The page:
31:24 I am more than just commodities to be bought and sold.

31:25 I am resilient, and I will survive that calamity that is coming.

31:26 But they will only survive if they can learn to live in right relationship with me and my creatures.

31:27 I will keep providing what I can for all, my presence and care are constant.

31:28 Those who depend on me for life, extol my beauty, and they praise me saying:

31:29 “This land is ours, we can take and take and it will never run out.”

31:30 Charm is deceitful, and beauty is vain, but the earth that gives life is to be praised.

31:31 Share what the earth provides with all, and live in right relationship.


Caitlin Reilley Beck is a fat, queer, genderqueer settler who lives on stolen Musqueam, Squamish and Tsleil-waututh land, but is originally from Ottawa in Algonquin territory. Caitlin’s ancestors are from all over Europe, but include French Huguenots, Polish Jews and Irish Catholics. Caitlin is currently the Camp Director for Queerest and Dearest, an intergenerational camp for LGBTQIA2S+ Christian people and their families.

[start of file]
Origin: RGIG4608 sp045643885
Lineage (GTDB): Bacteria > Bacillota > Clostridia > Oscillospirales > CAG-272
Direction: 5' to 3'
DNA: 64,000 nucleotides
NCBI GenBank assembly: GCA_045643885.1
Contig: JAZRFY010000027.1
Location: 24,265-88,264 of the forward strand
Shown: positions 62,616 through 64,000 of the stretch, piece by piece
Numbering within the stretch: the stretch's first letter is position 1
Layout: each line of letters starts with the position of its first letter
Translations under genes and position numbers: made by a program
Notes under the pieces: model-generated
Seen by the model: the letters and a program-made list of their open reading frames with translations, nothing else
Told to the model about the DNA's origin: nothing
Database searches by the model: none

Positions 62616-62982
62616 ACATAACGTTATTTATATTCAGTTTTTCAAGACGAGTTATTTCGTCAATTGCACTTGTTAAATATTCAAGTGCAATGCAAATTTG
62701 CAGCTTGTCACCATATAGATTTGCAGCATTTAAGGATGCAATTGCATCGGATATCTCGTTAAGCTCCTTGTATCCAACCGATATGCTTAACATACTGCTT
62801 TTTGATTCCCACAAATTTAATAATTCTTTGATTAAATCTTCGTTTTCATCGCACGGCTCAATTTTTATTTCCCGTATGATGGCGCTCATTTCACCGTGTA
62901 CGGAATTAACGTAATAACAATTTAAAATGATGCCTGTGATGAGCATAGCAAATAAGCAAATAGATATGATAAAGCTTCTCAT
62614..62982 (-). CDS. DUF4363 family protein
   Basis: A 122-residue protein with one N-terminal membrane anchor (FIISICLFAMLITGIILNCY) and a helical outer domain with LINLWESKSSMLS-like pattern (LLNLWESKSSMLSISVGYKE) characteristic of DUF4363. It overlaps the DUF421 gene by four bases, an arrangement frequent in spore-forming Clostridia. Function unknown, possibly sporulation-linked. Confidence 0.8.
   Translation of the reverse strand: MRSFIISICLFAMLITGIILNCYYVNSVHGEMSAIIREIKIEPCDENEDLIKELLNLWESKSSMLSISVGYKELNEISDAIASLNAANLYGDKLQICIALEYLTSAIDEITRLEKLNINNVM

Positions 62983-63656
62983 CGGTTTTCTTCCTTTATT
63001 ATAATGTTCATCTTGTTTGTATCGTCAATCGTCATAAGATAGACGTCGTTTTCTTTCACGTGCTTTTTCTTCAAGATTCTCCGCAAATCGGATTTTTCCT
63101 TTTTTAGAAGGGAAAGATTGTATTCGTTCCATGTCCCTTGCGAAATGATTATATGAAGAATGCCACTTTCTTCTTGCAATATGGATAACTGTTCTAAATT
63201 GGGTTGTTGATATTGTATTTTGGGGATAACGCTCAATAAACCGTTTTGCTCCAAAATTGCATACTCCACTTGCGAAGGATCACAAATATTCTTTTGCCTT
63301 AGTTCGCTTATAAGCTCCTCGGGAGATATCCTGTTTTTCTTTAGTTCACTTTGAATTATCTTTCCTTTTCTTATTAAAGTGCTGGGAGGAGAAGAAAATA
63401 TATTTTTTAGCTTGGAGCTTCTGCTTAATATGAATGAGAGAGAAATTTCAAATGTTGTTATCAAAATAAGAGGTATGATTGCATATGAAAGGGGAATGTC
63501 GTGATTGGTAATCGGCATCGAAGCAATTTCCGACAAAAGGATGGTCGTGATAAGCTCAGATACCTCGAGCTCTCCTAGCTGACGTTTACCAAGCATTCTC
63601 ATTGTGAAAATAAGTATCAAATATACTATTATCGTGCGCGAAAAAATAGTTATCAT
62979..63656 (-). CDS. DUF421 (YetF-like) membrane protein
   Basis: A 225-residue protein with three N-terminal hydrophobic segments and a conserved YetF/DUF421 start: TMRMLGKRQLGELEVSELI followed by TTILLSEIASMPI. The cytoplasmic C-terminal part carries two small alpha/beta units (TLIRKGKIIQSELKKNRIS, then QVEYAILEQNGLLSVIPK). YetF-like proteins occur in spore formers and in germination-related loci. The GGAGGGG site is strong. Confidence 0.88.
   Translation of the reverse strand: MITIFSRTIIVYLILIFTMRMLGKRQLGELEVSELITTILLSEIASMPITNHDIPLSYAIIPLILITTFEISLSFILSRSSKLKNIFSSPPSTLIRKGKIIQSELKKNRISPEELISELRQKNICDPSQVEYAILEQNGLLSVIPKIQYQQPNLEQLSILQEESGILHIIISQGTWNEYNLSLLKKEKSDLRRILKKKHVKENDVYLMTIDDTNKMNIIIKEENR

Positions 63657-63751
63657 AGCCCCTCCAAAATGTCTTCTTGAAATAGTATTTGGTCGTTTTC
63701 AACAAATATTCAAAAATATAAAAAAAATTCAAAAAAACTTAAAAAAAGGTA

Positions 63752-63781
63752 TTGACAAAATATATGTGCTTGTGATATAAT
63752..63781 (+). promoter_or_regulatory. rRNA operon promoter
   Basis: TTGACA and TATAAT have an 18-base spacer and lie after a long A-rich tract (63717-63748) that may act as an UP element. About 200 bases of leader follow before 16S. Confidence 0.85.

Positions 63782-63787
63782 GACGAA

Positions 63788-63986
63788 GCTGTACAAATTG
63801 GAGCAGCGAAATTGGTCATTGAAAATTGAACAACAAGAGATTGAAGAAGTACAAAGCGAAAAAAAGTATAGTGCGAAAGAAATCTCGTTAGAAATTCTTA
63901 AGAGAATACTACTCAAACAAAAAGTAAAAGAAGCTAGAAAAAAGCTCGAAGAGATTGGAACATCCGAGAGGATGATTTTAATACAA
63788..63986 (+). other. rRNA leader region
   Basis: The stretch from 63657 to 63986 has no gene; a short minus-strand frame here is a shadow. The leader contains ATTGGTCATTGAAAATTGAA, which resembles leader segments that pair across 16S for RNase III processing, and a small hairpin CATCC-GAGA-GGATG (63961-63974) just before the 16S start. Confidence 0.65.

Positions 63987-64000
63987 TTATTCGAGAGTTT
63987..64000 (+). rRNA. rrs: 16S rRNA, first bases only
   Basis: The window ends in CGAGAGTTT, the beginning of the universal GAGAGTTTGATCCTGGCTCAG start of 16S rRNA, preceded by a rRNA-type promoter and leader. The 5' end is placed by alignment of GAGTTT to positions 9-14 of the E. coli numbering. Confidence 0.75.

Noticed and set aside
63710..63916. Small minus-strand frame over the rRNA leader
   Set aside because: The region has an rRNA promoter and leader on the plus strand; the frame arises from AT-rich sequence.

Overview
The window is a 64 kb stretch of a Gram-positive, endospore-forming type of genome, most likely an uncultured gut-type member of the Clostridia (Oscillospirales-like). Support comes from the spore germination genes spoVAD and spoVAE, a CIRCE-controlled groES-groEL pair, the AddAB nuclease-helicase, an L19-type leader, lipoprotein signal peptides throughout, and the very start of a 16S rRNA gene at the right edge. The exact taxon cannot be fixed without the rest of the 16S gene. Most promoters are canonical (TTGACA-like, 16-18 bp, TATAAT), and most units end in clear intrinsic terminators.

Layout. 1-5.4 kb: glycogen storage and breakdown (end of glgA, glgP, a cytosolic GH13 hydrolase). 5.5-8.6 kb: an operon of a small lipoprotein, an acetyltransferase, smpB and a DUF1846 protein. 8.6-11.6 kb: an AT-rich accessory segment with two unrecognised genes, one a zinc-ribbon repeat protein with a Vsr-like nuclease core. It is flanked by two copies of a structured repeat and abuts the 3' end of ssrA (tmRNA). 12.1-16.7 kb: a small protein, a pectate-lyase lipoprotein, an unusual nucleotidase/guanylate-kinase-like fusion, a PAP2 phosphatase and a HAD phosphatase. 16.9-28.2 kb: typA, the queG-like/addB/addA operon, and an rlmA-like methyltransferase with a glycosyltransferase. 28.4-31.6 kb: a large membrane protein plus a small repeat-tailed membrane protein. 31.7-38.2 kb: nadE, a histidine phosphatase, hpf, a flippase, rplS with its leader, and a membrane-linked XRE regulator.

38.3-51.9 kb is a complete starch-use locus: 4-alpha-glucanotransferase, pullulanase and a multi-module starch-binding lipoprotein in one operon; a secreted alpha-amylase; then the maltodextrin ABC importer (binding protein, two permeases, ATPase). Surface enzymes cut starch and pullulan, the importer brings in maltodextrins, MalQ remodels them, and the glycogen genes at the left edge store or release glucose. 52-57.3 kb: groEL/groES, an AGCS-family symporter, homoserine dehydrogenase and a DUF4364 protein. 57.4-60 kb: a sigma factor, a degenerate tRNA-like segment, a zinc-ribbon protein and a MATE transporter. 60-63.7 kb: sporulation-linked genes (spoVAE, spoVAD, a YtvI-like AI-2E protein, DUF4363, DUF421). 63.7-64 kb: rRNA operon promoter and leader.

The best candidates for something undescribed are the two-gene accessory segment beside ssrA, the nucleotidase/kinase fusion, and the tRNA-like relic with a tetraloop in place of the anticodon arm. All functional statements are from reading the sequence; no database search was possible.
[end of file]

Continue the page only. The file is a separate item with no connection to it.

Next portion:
Wild Lectionary, a weekly reflection on land, creation and environmental justice themes in the texts of the revised common lectionary, is curated by Laurel Dykstra, gathering priest of Salal + Cedar, Coast Salish Territories.


One thought on “Wild Lectionary: What is a good wife anyways?

  1. Pingback: Reflection by the Rev. Helen Dunn - Christ Church Cathedral